“Common Threads” Explores Color, Style And Texture At GalleRE. Behind The Scenes At Resource Depot: YOUR Resource For Materials, Classes And More Than You Can Begin To Imagine!

The Resource Depot and the Conniston Middle School art department invite the public to  “Common Threads”. Displayed at Resource Depot’s GalleRE, this art exhibition represents unity and diversity through different colors, styles, and textures of fabric that were found in Resource Depot donations.  There will be a Special Workshop Open to the Public on February 11th to create Fabric Portraits.  This is just one phenomenal place to explore for yourself, your students, and organizations!  The Rickie Report shares the details about Resource Depot, one of our Community Partners.




2510 Florida Avenue West Palm Beach, FL 33401

 (561) 882-0090


P R E S E N T S :



F A B R I C     P O R T R A I T S    W O R K S H O P


Saturday, February 11th at 10 am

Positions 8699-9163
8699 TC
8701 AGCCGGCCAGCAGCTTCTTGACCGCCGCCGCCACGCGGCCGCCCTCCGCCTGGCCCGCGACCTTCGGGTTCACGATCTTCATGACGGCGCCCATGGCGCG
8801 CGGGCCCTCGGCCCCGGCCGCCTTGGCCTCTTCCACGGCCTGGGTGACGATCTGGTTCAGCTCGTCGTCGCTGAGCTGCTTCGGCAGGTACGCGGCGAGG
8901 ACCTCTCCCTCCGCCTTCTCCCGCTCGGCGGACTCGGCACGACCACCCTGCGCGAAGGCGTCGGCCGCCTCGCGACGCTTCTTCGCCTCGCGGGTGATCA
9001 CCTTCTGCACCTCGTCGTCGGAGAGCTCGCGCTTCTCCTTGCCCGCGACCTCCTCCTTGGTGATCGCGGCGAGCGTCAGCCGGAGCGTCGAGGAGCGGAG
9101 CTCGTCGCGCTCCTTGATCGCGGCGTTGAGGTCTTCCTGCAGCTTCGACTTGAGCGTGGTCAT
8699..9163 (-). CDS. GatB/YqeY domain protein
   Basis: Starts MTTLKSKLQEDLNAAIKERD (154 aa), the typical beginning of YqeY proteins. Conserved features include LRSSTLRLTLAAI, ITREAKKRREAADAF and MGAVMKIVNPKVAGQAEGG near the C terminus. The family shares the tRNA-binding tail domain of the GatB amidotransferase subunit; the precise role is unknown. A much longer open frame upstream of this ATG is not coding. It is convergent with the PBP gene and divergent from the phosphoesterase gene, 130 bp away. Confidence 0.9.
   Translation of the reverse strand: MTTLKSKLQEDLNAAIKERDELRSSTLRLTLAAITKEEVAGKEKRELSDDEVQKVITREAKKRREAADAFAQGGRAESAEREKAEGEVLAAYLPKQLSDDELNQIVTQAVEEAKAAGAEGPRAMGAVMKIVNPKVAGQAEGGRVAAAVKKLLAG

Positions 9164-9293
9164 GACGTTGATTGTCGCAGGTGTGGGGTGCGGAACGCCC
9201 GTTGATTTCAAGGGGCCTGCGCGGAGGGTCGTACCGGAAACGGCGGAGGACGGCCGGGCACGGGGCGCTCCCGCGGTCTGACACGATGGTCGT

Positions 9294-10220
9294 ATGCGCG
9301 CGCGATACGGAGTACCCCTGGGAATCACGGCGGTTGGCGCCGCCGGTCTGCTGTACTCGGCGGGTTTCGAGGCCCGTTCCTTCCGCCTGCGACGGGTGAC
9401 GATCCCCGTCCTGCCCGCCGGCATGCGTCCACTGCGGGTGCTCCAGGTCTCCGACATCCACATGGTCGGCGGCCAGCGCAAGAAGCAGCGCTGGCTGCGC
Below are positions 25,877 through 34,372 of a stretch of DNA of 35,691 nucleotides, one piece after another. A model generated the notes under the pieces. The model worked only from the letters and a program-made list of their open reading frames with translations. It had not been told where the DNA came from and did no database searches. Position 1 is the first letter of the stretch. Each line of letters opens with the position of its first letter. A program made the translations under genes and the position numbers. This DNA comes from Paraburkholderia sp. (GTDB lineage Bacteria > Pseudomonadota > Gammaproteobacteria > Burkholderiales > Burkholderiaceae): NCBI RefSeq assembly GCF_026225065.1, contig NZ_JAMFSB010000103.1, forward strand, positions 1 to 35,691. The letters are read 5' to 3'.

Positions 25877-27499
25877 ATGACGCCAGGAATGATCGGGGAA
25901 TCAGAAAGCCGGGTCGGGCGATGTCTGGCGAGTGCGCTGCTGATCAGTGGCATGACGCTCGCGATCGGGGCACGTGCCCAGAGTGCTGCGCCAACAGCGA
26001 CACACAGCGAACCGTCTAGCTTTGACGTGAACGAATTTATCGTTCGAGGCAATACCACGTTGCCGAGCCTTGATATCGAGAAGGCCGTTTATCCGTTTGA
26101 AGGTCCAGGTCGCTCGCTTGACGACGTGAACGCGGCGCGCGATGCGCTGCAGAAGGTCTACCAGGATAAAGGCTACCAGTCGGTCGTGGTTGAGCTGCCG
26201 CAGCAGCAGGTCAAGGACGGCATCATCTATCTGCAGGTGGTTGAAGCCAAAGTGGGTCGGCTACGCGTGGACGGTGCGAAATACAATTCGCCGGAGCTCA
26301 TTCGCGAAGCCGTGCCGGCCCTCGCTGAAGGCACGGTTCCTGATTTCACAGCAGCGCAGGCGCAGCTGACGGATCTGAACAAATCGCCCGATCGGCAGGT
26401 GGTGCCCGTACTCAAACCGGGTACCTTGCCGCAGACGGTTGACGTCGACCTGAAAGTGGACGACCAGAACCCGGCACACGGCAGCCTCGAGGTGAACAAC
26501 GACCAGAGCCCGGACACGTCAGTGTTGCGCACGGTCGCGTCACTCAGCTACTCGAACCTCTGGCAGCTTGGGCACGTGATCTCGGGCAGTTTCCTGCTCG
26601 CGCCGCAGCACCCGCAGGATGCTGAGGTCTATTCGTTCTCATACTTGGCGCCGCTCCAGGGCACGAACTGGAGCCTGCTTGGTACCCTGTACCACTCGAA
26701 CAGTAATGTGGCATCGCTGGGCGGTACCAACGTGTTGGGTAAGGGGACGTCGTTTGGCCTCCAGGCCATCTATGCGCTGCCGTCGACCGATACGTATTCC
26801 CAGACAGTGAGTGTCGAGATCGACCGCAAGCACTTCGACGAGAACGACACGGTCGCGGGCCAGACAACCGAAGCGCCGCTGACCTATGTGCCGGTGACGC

Resource Depot will be hosting a Fabric Portraits workshop featuring artists Lisette Cedeno and Jade Henderson, whose students have participated in the show.


Reserve your spot:  www.resourcedepot.net.

Cost to participate is $20 per person.

Workshop space is limited, so please register in advance.

For questions about workshops, email education@resourcedepot.net.





Resource Depot and the Conniston Middle School art department join together for a creative project called “Common Threads”. Displayed at Resource Depot’s GalleRE, “Common Threads” is a student art exhibition representing unity and diversity through different colors, styles, and textures of fabric that were found in Resource Depot donations. Seeing all these mismatched materials and how they work together reminds us that the same is true for people.



“Common Threads” is now open through March 15th

Admission is free, with a suggested donation of $5.00

GalleRE hours:

Tuesdays and Thursdays 11 am – 5 pm

Wednesdays 11 am – 7 pm, and Saturdays 9 am – 2 pm



The Resource Depot GalleRE serves as a space to not only display upcycled artwork, but also to inspire others to think about what they are throwing away and how it could benefit someone else. All art pieces exhibited in the GalleRE include some aspect of reusable materials.


We will be CLOSED Saturday, February 18th.